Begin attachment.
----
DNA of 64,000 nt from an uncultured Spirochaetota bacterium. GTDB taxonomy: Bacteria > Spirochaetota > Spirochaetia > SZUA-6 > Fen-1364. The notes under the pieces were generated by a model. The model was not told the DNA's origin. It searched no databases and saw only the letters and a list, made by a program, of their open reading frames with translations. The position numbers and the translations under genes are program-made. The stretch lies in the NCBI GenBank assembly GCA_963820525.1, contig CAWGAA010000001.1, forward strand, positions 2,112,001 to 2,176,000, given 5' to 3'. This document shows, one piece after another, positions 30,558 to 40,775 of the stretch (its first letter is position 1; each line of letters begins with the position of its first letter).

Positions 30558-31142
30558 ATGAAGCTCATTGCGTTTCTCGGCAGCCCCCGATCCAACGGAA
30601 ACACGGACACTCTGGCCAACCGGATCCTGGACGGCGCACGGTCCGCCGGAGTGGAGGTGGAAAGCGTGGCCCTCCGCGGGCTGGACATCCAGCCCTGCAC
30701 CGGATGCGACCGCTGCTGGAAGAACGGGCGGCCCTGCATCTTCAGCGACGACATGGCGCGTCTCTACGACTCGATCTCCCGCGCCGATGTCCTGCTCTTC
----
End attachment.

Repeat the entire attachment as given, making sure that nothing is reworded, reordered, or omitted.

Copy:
DNA of 64,000 nt from an uncultured Spirochaetota bacterium. GTDB taxonomy: Bacteria > Spirochaetota > Spirochaetia > SZUA-6 > Fen-1364. The notes under the pieces were generated by a model. The model was not told the DNA's origin. It searched no databases and saw only the letters and a list, made by a program, of their open reading frames with translations. The position numbers and the translations under genes are program-made. The stretch lies in the NCBI GenBank assembly GCA_963820525.1, contig CAWGAA010000001.1, forward strand, positions 2,112,001 to 2,176,000, given 5' to 3'. This document shows, one piece after another, positions 30,558 to 40,775 of the stretch (its first letter is position 1; each line of letters begins with the position of its first letter).

Positions 30558-31142
30558 ATGAAGCTCATTGCGTTTCTCGGCAGCCCCCGATCCAACGGAA
30601 ACACGGACACTCTGGCCAACCGGATCCTGGACGGCGCACGGTCCGCCGGAGTGGAGGTGGAAAGCGTGGCCCTCCGCGGGCTGGACATCCAGCCCTGCAC
30701 CGGATGCGACCGCTGCTGGAAGAACGGGCGGCCCTGCATCTTCAGCGACGACATGGCGCGTCTCTACGACTCGATCTCCCGCGCCGATGTCCTGCTCTTC